Inspired by the rich history of the West, Brittany and I made a trip to California’s Gold Country.
Our first stop was to Paso Robles, where we met up with Fred Williams and Rob Peterson. We gathered together our picnic basket, Fred’s Ultimate Summer Camp Jeep, and Synergy Manufacturing’s Postal Jeep. Once we strapped down all of our camping gear, our next stop on our adventure was to Georgetown, Calif., the gateway to the famed Rubicon Trail.
The Rubicon Trail has deep history, sharing its significance with Julius Caesar, as the “point of no return.” Located in the High Sierras, between Sacramento and Tahoe, the 22-mile trail consists of intense rock crawling, beautiful trees, and lakes. Once you cross the Rubicon, you feel as if you are Indiana Jones, at a point of no return…however this trip was a little different.
We checked in at Jeep Jamboree USA headquarters in Georgetown, where we were greeted by Pearse Umlauf and Irene Smith in her Jeep Green Liberty. Irene shared her tips on living an active lifestyle, and stressed the importance of keeping the body moving.
After signing in at the Jeep Jamboree USA Rubicon Trail trip, we headed to The Auburn Holiday Inn to get some rest before our off-road adventure weekend. The rooms are spacious, the staff is very friendly, and the location is great! Auburn is about 20 miles from Georgetown, and The Auburn Holiday Inn is a wonderful choice any time you are in this neck of the woods!
We started our day at 5 a.m. for our Rubicon expedition. We headed back to Georgetown for the best breakfast burritos in Gold Country, grabbed our brown paper lunch bags, tightened our canoe straps, and lined up in the Red Group. We departed for Loon Lake at 6:30 a.m., turned on our CB radio, and we were headed down the mighty Rubicon Trail.
Fred’s Ultimate Summer Camp Jeep, which Brittany and I nicknamed “Rainbow Trout,” swam over the rocks as if this fish had been in this river before. Promptly at noon, we pulled out our brown paper lunch bags and ate our turkey sandwiches, chicken fingers, mystery bag chips, and shared a brownie. After lunch I anxiously awaited my favorite part of the trail, which I call “tree and rock.” It’s a really neat obstacle in which you have to hug the tree before you slide past the rock.
Around 4 p.m. we arrived in the Rubicon Springs. As soon as we found our campsite, a big cloud came over head, and we enjoyed a quick steady rain. I think Mark Smith was just playing a little joke on us. Once the rain washed everything off, we set up our tents, changed our clothes, and headed to dinner to meet up with everyone from the Blue and White groups.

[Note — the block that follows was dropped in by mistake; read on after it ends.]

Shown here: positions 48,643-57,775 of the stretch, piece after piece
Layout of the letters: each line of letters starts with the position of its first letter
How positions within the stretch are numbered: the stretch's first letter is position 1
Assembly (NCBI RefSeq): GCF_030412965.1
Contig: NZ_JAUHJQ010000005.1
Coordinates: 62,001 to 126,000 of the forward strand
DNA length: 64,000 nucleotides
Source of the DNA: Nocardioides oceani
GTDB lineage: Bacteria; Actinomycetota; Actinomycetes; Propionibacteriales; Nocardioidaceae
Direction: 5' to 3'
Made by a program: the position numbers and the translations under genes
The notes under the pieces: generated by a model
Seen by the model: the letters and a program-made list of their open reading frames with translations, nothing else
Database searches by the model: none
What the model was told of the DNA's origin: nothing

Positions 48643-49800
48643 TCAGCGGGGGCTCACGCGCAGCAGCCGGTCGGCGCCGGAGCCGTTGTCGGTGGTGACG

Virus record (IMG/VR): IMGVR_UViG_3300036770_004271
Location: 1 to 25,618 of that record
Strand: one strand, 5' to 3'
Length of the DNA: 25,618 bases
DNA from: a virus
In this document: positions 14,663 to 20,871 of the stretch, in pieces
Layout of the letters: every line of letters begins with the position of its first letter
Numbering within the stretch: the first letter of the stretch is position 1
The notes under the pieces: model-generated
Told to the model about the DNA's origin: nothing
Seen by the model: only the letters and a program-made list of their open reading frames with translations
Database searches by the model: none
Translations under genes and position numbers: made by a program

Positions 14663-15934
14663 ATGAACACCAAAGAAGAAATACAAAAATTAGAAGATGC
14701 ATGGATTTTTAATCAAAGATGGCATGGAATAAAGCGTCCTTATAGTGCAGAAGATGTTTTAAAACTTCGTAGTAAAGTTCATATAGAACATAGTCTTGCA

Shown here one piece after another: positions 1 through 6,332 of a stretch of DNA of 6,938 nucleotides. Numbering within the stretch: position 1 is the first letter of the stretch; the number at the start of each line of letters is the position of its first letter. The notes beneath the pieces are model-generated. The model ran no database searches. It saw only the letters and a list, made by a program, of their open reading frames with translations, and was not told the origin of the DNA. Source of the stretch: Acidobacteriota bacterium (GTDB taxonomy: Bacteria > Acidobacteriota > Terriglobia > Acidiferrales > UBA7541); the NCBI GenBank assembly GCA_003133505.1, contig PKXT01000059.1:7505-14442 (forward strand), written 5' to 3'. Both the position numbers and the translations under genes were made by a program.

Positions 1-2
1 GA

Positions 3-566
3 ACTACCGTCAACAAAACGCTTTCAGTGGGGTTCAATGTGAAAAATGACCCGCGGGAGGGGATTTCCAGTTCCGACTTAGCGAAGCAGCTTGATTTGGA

After dinner, we sat around the campfire, roasted s’mores, and talked to our new friends about their experience crossing the Rubicon.
The next day, we woke up early for a delicious breakfast of coffee, cheesy scrambled eggs, bacon, sausage, pancakes, French toast, and pastries. After breakfast we met Rod Hall, founder of the Off-Road Motorsports Hall of Fame. He said, “Mark Smith was 4-Lo and I’m 4-Hi, as he was an off-roader, and I’m a racer.” Before we knew it, Rod had disappeared. He made a getaway to Cadillac Hill.
We spent the day on a hike and enjoying the springs. In the early evening, we all gathered together for an amazing steak dinner. Jeep Jamboree USA puts on a wonderful event. From living out Mark Smith’s dream and bringing a grand piano to Rubicon Springs every year, to the incredible meals, to the safe and family friendly experience, they do a fantastic job.
It was sad to say goodbye to all of our new friends on The Rubicon Jeep Jamboree. It was like the end of summer camp. We learned that the Rubicon is not a “point of no return.” It’s about sharing a wonderful weekend experience with like minded adventurers, and making this a place that we can all return to year after year.
Until next time,
Get your friends together, and have one more adventure before this summer ends!!
We’ll see you out there!!
Brittany and Ashley
The Jeep Girls